75 years ago today Great Britain declared war on Germany.
Two days earlier, Germany had invaded Poland and Hitler’s geopolitical ambitions had become clear.
Within months, Germany conquered other countries in Europe. Eventually, Britain stood alone in Europe against the Third Reich.
It was to be almost two years before Hitler made his fatal mistake, invading Russia. The month before the declaration of war, the Molotov-Ribbentrop pact between the two countries’ foreign ministers had pledged non-aggression and divided up Poland. Less than two years later, in June 1941, emboldened by success elsewhere, Hitler thought he could succeed where Napoleon failed and conquer Russia. Like Napoleon, he failed.
75 years ago Germany and Russia were the two greatest powers on the continent of Europe. That remains the case today.
This time, of course, it’s Russia’s leader that is the aggressor, invading the Crimea and now trying to take eastern Ukraine. The Europeans, led by Germany, are desperately trying to get Russia to back down, so far without success. Russia’s leader shows no remorse and certainly is not ready to do a strategic rethink. This could be 1939 all over again.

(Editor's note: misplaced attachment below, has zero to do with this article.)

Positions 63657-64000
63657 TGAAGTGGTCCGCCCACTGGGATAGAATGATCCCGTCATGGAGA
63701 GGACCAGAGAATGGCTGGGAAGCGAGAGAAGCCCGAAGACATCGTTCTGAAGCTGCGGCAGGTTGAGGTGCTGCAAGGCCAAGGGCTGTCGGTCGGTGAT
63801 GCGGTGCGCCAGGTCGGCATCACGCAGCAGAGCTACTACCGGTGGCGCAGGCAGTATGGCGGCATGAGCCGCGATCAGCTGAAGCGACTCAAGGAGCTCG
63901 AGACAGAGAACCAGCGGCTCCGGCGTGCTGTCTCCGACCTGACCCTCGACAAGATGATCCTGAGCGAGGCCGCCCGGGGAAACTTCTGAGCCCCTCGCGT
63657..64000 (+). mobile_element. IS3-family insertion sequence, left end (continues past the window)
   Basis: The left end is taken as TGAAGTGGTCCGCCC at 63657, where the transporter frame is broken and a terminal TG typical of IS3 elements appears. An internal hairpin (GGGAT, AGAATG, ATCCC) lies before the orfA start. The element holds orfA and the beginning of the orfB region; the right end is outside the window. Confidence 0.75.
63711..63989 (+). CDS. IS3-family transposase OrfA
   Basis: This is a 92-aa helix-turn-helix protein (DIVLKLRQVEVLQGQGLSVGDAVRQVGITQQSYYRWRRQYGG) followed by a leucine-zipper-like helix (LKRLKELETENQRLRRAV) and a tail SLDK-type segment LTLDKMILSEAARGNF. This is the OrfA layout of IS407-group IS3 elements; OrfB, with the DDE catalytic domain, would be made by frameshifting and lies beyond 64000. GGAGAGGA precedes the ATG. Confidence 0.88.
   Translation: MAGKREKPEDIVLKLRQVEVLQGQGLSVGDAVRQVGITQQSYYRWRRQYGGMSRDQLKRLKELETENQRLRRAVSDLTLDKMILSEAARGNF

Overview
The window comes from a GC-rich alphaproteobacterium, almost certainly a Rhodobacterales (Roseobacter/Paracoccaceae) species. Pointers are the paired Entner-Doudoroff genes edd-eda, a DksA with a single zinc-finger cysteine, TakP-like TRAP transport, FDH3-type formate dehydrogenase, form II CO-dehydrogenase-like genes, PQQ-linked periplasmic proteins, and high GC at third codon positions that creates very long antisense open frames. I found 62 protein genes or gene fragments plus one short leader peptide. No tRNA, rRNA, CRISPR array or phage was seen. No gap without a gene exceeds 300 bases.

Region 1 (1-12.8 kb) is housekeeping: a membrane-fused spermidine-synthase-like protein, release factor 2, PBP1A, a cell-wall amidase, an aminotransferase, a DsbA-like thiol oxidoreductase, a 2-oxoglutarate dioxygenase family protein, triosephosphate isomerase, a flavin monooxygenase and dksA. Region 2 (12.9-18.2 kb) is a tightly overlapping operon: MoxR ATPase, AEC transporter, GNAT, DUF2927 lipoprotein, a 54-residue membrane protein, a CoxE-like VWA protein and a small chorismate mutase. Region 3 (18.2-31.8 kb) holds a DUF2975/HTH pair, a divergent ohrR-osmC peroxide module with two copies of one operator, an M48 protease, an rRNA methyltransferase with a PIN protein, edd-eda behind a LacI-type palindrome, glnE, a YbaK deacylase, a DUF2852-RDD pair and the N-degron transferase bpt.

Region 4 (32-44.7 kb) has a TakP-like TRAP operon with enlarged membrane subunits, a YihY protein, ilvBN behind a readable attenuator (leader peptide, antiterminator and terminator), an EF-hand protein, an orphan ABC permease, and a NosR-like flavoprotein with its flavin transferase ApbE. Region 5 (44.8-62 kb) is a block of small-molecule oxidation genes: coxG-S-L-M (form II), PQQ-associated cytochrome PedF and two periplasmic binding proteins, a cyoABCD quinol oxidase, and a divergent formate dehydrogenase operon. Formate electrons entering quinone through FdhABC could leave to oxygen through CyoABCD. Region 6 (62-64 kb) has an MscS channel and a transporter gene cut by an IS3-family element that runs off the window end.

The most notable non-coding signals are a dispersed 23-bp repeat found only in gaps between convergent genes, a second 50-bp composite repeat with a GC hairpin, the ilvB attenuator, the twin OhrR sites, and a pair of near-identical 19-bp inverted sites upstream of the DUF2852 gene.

As Gerard Baker put it in yesterday’s Wall St Journal: “In a letter to the rebels, Mr. Putin has resurrected the term ‘Nororossiva,’ or New Russia, the czarist-era name for modern-day Ukraine’s Russian-speaking southeast, a telling indication of his expanding objectives.”
It’s not the first time Putin has shown czarist credentials. He is frequently shown on television walking vigorously down a long corridor and through an impressive eighteenth century doorway of a czarist palace, in true czarist style.
What will surprise many is that, like the last Czar, Nicholas II, Putin is a devoted Bible reader. He even has a Bible on his private plane, the Russian equivalent of Air Force One. (Accounts of the final captivity of the Romanovs show that the Imperial Family were reading through the minor prophets before they were all assassinated.) One day after the shooting down of the Malaysian Airlines plane, Putin was shown lighting candles in an Orthodox cathedral. Was this an example of executive penance?
However, first and foremost, Putin is a Russian nationalist who once described the fall of the Soviet Union as the greatest catastrophe of the twentieth century. His recent actions in Ukraine suggest he is trying to resurrect the old Soviet Union (without communism — Putin has done quite well out of Russia’s crony capitalism!).
The question is: will anybody try to stop him?
Could the world once again be taken by surprise by another pact between Moscow and Berlin? Putin clearly wants Ukraine for his revived Russian Empire. He would also like to see the end of NATO, a very real possibility if he can do a private deal with Germany.